REGIONAL— A coalition of Minnesota business owners and environmental groups has filed a new legal challenge to the Trump administration’s decision to reinstate two federal mineral leases …
REGIONAL— A coalition of Minnesota business owners and environmental groups has filed a new legal challenge to the Trump administration’s decision to reinstate two federal mineral leases critical to the proposed Twin Metals copper-nickel mine near Ely.
It’s the second legal challenge mounted by the same group of plaintiffs against the 2018 decision by the Trump administration to reinstate mineral leases that had been cancelled in waning days of the Obama administration.
“Nothing about the Twin Metals lease renewal process has been normal,” said Tom Landwehr, former Minnesota DNR Commissioner, who now serves as the executive director of the Campaign to Save the Boundary Waters. “And the environmental review of the lease renewal is no exception.”
According to Landwehr, “the federal agencies conducted the most superficial of reviews and, by their own admission, did not even consider the impacts of mining in renewing the leases. Such shoddy analyses on a proposal as devastating as allowing sulfide-ore copper mining on the edge of the Boundary Waters is unconscionable.”
The four-count lawsuit specifically alleges that the U.S. Forest Service acted in an “arbitrary and capricious” manner when it failed to insist on changes to the new leases issued by the Bureau of Land Management, or BLM, to address environmental concerns about the proposed mine that the Forest Service had documented in a 2016 report.
“The Forest Service did not withdraw its December 14, 2016 findings that developing a mine would pose ‘unacceptable . . . inherent potential risk,’” argue the plaintiffs. “Nonetheless, the Forest Service included no stipulations to the leases to prevent those risks and even worked with the [BLM] to add stipulations that would limit the Forest Service’s ability to withhold consent...”
Plaintiffs argue that the Forest Service’s action “directly contradicts its previous position,” and violates federal law that requires Forest Service consent for any mineral development in the Superior National Forest. “The Forest Service has offered no justification for its policy reversal, which ‘rests upon factual findings that contradict those which underlay its prior policy,’” conclude the plaintiffs.
The suit also alleges that the BLM violated the National Environmental Policy Act, or NEPA, by failing to prepare an environmental impact statement prior to renewing the Twin Metals mineral leases in an open-ended way that does not retain the agency’s ability to restrict mine development on the affected lands. “The EA did not evaluate the impacts of the associated proposed mine, nor did it meaningfully consider lease stipulations that would have mitigated the impacts of the mine,” argue the plaintiffs in their brief. “By failing to prepare an EIS, which would have taken a hard look at the environmental impacts of a mine on the doorstep of the pristine Boundary Waters, in the context of a decision that could prevent or reduce that impact, the Bureau violated NEPA.”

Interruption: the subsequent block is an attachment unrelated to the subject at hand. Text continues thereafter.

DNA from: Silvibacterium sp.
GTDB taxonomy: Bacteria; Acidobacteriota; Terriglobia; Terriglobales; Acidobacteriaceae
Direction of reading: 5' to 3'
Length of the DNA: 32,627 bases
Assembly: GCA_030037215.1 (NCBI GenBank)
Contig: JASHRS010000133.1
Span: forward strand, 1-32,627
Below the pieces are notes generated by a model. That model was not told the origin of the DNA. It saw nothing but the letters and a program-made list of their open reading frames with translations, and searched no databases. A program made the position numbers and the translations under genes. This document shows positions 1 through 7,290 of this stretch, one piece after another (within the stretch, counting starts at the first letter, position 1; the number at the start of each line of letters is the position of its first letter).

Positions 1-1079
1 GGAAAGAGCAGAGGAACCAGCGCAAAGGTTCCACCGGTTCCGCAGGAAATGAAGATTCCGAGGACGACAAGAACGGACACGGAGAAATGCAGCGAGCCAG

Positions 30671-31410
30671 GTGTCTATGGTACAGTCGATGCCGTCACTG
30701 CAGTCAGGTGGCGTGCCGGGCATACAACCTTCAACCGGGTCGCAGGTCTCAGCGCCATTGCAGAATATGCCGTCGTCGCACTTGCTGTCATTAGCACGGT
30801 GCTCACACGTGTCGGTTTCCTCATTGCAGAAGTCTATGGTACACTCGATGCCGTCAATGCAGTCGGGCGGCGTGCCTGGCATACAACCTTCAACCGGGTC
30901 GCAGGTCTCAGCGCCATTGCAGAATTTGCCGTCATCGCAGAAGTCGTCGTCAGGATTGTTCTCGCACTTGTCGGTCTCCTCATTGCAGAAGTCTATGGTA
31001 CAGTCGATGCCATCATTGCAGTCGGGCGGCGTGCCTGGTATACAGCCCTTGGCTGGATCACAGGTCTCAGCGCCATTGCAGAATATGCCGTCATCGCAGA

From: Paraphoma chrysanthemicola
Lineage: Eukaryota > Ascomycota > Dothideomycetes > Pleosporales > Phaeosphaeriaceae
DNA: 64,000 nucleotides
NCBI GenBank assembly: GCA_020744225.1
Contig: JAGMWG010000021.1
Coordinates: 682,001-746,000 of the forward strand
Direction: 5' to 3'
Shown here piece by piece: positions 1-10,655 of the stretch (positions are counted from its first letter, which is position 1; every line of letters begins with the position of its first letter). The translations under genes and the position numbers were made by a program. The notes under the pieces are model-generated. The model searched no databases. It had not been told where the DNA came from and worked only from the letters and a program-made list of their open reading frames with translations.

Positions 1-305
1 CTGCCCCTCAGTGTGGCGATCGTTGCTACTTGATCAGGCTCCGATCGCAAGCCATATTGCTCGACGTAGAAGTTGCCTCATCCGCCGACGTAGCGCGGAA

In addition, the plaintiffs argue that the BLM violated NEPA by failing to consider the cumulative impacts associated with a mine on the edge of the Boundary Waters as part of the more limited environmental analysis, or EA, that the BLM actually completed on the lease renewal.
Finally, the plaintiffs contend that the BLM failed to consider alternatives to the proposed mine leases and mine, as required by NEPA. “This alternatives analysis is the ‘heart’ of NEPA review,” wrote the plaintiffs in their brief. “Consideration of reasonable alternatives is necessary to ensure that the agency has taken into account all possible approaches to, and potential environmental impacts of, a particular project. These alternatives must include a ‘no-action’ alternative.”
The new court action, filed Wednesday, comes as the coalition prepares to appeal a federal district court ruling last month that found in favor of the administration and Twin Metals on a separate legal argument over whether the Trump administration acted legally when it reinstated leases that had already been denied by the previous administration. A federal judge appointed by President Trump had rejected that argument and that case is now headed to the D.C. Circuit Court of Appeals.
The proposed Twin Metals mine plan, which the company submitted to regulators last December, is currently in the early stages of environmental review. The federal review is being overseen by the U.S. Forest Service, while the Minnesota DNR is conducting its own separate review of the mine plan. There is no timeline for when such a review might be completed, yet the refusal of the Trump administration to share relevant data with the DNR could well slow the state’s review efforts.
Critics see special interests at work
Environmental critics of the administration’s actions have called the Twin Metals lease renewal a “give-away” to a foreign billionaire, Andronico Luksic, who controls the Chilean copper giant Antofagasta, which owns the Twin Metals project. Luksic purchased a Washington D.C. mansion shortly after Trump’s election, which he then rented to Ivanka Trump and Jared Kushner.
“This is just one in a series of handouts to a Chilean mining company seeking to profit off the destruction of one of America’s most treasured landscapes,” said Landwehr. “We simply can’t and won’t let this go unchallenged.”
The Timberjay contacted Twin Metals for a comment for this story. The company did not immediately respond. Any comment will be added when it becomes available.